Self Esteem. A Key To Happiness.

The Enlightenment

It was a Saturday morning, days before the competition. I was ecstatic to be able to represent my school and my country, going against the top business schools in the world. Certainly, I was worried about how we’d do as a team, but naturally, I was even more concerned about my own performance.

All classrooms were full, so we had to wait until one became available for us to rehearse. I was the first one there, and then another one of the team members arrived. We agreed to go across the street for breakfast, while we waited for the others (and for one of the classrooms to clear). It was probably the first time I had ever been alone with her, after 14 months into our MBA. She was actually the only one in the team that came from my same program. I realized she was very smart, based on her participation in the classroom, but I didn’t really know much about her, except for some comments I had heard about how respected she was in her field, and the fact that she had to be at least 30, yet looked like a harmless 20 year old.

The breakfast buffet from the little hotel across the street was no succulent culinary experience, but hey; we were already there, so what the heck? We ended up reaving the fruit station (which was the only thing that looked colorful and enticing), and sat down on one of the tables from the outside deck, overlooking our school. As we went through the pieces of pineapple, mango and banana; we started talking about school, our classes, the teachers, and eventually got to discussing our classmates, and who we admired and why. This included a session of mutual praise about the great participations we had both displayed over the past year, and of course conversations on how important this competition was.

Then, it was time for me to ask the question I had always been addicted to. I needed my daily shot. Men, women, tall, short, big, small; it didn’t matter. I’d ask this question to anyone who I’d consider smart enough to build an elaborate opinion. I thought of her as a very smart and perceptive person, so I had been dying to ask. Although I wasn’t sure how she’d respond, given that she was very reticent, and very limited on her “judgements” of other people; but I just couldn’t hold it anymore. You know that feeling when you have an itch you can’t scratch? One of those bastards that start in the middle of your back, and unless you’re Elastigirl from The Incredibles or Mr. Fantastic from The Fantastic 4, you won’t reach it? It was time I scratched against the edge of the wall, and found some relief.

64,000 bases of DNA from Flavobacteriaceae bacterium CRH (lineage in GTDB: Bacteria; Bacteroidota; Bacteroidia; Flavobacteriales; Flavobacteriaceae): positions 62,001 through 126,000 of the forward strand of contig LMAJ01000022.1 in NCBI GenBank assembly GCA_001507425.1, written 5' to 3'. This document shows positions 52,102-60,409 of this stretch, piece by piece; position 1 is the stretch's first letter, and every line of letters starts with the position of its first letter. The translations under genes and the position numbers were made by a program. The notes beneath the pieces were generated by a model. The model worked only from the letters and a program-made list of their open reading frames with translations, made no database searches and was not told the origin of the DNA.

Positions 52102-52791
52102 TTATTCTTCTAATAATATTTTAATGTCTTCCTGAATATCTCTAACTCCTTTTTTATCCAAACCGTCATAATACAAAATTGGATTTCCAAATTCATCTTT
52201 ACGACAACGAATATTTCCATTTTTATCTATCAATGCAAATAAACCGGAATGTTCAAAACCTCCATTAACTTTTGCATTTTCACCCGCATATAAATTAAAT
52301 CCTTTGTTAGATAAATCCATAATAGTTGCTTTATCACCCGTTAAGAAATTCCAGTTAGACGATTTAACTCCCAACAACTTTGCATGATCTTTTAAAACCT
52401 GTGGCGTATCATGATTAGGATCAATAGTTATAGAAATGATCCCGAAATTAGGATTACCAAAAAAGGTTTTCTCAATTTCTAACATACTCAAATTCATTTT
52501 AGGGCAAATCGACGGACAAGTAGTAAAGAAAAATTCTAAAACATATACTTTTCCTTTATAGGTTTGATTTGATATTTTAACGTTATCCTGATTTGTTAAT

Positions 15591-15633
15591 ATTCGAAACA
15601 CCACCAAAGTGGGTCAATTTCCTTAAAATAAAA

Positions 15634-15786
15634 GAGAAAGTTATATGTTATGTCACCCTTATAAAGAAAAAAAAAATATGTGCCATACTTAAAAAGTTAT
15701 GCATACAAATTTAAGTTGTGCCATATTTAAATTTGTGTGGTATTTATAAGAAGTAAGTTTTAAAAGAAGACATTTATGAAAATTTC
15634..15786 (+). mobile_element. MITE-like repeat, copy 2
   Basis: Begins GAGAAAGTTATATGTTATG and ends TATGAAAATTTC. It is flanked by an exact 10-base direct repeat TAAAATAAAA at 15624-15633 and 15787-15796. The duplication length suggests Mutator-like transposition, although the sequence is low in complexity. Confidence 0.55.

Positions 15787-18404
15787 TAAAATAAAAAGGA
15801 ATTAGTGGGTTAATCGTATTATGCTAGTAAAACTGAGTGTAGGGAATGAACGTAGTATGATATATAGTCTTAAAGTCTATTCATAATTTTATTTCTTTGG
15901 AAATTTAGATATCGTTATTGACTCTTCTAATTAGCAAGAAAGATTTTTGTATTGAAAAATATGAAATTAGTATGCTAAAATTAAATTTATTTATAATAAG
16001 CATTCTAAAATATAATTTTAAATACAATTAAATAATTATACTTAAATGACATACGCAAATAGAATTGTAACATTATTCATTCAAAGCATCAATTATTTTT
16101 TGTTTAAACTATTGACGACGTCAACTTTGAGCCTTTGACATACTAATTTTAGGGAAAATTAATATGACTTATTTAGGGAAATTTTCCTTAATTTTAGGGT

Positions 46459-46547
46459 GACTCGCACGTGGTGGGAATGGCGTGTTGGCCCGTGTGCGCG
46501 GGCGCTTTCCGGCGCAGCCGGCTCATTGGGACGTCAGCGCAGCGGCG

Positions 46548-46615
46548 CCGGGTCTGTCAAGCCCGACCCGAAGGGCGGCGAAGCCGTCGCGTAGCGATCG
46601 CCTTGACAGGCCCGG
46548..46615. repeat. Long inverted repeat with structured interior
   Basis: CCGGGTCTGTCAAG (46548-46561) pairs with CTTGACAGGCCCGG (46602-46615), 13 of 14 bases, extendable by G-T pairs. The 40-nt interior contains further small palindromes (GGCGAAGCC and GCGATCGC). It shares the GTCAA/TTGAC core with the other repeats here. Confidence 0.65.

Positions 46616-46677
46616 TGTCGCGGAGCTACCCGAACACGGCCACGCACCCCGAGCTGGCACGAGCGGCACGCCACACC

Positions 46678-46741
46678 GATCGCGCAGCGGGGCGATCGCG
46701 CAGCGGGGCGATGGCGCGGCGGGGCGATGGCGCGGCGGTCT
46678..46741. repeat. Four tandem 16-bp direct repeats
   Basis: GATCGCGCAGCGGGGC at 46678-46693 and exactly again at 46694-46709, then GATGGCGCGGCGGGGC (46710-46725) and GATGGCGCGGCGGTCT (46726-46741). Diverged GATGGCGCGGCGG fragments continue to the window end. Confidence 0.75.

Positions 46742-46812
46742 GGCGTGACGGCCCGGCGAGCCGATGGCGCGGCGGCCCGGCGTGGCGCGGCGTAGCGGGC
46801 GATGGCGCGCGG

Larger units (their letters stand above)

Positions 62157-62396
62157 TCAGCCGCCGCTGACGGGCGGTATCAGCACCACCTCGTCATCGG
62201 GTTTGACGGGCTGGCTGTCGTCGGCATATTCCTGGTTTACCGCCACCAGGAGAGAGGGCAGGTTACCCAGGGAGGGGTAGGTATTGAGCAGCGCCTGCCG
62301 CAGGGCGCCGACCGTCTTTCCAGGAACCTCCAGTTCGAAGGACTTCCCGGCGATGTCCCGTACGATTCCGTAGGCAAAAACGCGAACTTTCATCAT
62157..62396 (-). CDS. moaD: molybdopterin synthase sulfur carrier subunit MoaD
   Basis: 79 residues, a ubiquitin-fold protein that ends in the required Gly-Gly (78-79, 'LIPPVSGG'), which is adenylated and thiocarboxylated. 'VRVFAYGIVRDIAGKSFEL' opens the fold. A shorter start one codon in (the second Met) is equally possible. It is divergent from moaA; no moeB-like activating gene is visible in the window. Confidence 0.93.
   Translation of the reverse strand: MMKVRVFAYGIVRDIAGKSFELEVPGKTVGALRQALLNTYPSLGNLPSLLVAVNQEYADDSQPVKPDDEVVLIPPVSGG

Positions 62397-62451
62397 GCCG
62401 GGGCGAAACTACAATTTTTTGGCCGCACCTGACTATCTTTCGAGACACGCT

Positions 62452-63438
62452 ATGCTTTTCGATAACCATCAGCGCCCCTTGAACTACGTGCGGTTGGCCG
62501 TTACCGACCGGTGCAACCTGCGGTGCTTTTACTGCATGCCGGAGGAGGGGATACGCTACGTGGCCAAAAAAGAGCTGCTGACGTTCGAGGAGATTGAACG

So I asked!:  “Hey, just out of curiosity, What kind of impression do you have of me?”

I could’ve never anticipated what happened next! Be aware: This was a routine that I had depleted a thousand times. I knew it better than I know the lyrics to Top Gun (And I can finish any line in the movie. Try me). So this is what usually happened when I asked people that question:

  1. I asked them for their opinion of me
  2. They were caught off guard by the unusual request
  3. They answered something very polite and kind, usually about me being smart
  4. I insisted, by following up with: “What else can you say about me?”
  5. They dug deeper to find whatever other quality they could mention, and hope that I’d be satisfied and stop asking

The thing that shocked me, wasn’t the way she answered the question. It was how her face gave away that she had been somehow expecting it. Very confidently, and with the kind of wisdom you’d get from someone like Dumbledore, she replied by asking: “How do you mean? What specifically would you like to know?” I immediately knew I was going to be thrown off my game. I felt as if she knew exactly what to say, and how to say it; to lead this conversation wherever she wanted it to go. But like any other addict, I wasn’t going to let her demeanor stand in the way of my dose. So I said: “I don’t know!, I mean in general, what have you noticed about me?”

She did respond with positive attributes, as I would’ve expected from anyone else. Although I must say they were very elaborate and specific praises. Nothing along the lines of simple adjectives like “Smart”, “Funny” or “Nice”. But there was something in her tone that obviously implied that she had a lot more to say, so I did what I would always do; I PUSHED!